The guns did not fire that evening, and John McCain went on to a long and storied political career. 

On fundamental principles, John McCain was an absolute rock.  He did not give an inch.  He had two broken arms and a broken leg when he was captured.  No one would have faulted him had he accepted early release.  He thought it was wrong, and he would not do it.

A man who believes that there are fundamental principles so important that he is willing to die for them, and to convince others to risk death to uphold those principles, is a man to be respected.

For your final voyage, John Sydney, may God grant you fair winds and following seas.  Farewell, my friend.

James H. Warner is a retired attorney.  He was a Marine officer who flew F-4s in Vietnam.  Captured in 1967, he was imprisoned until 1973.  He served as a domestic policy adviser to President Ronald Reagan from 1985 until 1989.

I met John McCain for the first time in the courtyard of the Hanoi Hilton, 47 years ago.  I considered him a friend until his death.  We frequently disagreed on political policies and tactics, but I have known few men whom I have respected as much as John McCain.  My respect was based on the circumstances under which I met him.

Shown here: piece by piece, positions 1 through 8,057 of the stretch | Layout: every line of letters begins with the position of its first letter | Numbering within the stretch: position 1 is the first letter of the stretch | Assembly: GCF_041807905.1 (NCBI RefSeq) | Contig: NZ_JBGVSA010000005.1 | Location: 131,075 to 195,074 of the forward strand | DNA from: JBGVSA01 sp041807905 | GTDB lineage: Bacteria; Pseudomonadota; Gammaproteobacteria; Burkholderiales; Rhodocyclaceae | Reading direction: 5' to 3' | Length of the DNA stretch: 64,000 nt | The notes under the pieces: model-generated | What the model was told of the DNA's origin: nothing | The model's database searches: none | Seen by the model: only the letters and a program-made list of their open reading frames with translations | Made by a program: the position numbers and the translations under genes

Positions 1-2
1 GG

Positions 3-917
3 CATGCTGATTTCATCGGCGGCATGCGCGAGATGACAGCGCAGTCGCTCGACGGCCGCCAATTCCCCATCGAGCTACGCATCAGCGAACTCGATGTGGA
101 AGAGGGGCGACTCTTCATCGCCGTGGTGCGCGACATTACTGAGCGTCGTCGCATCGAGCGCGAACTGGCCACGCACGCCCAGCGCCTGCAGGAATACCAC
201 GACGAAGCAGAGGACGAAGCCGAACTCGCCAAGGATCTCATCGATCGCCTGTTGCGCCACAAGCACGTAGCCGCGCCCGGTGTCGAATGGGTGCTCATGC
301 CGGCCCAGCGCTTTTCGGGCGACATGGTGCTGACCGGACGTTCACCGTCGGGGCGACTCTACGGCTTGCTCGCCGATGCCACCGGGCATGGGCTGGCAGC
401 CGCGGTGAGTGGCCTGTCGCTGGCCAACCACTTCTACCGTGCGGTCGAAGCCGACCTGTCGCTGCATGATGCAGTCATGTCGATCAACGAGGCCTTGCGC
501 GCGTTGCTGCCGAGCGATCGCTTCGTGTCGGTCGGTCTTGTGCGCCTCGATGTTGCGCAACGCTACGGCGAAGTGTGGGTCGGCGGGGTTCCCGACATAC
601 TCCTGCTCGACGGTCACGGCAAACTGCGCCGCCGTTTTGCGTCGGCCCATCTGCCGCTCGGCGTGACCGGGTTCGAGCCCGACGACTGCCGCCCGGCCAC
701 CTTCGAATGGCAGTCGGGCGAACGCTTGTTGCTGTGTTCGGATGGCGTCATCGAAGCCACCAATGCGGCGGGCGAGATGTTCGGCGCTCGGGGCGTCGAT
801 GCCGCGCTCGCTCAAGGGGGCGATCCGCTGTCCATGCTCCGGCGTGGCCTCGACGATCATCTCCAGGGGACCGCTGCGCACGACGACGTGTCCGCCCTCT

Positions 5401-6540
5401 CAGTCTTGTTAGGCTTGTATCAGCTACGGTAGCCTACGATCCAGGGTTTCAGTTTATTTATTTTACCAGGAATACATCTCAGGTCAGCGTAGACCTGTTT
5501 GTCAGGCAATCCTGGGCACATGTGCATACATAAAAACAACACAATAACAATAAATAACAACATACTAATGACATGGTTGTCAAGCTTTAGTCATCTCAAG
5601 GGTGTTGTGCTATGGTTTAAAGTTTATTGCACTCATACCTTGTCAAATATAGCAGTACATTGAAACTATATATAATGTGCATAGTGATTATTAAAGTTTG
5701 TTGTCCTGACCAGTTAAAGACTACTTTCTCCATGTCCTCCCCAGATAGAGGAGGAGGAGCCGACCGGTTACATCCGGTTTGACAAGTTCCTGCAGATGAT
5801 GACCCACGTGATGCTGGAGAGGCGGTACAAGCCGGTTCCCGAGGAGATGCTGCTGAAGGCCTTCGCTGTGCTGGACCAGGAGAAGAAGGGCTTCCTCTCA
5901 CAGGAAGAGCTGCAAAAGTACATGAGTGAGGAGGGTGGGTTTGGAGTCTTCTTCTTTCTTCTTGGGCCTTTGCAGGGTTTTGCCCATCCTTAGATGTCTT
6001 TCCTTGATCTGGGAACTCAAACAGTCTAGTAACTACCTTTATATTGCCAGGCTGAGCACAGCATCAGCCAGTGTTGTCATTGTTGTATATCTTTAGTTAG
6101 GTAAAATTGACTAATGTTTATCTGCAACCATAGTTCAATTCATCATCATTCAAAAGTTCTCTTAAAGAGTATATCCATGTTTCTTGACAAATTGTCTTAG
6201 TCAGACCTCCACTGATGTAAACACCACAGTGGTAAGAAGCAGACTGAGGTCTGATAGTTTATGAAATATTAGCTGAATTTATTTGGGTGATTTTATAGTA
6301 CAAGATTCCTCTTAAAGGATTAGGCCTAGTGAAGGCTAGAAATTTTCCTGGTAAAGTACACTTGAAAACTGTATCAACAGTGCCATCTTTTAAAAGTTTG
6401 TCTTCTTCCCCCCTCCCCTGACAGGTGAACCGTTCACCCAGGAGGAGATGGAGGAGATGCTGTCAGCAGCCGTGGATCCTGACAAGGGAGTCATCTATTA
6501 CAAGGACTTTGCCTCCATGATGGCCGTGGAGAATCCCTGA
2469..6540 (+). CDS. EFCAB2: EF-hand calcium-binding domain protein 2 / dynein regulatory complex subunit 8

In 1970, I was one of 57 American prisoners of war (POWs) held at a camp 25 miles northwest of Hanoi, called Son Tay.  For unknown reasons in July we were moved out of that camp to another one nearby.  We learned later that the U.S. government was planning a raid on Son Tay.  We believed they knew we were no longer there, but the raid would wreak havoc on the morale of the North Vietnamese as well as boost our morale.  Both aims were achieved, in spades.

The raid took place on November 21, 1970.  It so alarmed the North Vietnamese that on November 24, they took POWs from all outlying camps and took us to the Hanoi Hilton, where their hold on us would be more secure.  We were put in a section we had never seen before.  Unlike our earlier stay, this time, we were in large cells, and we met POWs we hadn't come across before.  We immediately began to organize.  We established communication throughout the camp and began holding classes of every kind as well as religious services.